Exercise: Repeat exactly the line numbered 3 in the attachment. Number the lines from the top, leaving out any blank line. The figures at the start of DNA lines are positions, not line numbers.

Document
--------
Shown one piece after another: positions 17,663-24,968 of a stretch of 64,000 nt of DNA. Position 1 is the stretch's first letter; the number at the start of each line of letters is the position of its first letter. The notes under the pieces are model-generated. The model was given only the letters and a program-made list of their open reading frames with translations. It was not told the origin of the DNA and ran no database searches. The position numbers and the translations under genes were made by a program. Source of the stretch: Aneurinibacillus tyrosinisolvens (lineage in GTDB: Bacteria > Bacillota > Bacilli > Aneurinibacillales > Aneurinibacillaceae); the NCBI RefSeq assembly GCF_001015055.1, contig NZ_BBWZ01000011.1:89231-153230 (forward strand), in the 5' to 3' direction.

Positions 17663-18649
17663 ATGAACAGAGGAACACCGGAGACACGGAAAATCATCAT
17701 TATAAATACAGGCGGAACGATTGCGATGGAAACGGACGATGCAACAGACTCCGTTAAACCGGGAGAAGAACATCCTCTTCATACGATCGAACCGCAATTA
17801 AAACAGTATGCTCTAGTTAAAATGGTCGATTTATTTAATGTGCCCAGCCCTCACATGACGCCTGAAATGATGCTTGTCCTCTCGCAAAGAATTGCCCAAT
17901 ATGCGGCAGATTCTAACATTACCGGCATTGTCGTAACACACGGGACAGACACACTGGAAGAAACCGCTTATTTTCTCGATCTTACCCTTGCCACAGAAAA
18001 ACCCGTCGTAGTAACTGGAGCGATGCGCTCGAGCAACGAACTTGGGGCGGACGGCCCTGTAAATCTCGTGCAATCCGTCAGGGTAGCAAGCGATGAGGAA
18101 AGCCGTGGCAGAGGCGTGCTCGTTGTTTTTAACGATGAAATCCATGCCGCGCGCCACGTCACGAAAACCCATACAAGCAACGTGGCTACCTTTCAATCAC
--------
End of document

17663 ATGAACAGAGGAACACCGGAGACACGGAAAATCATCAT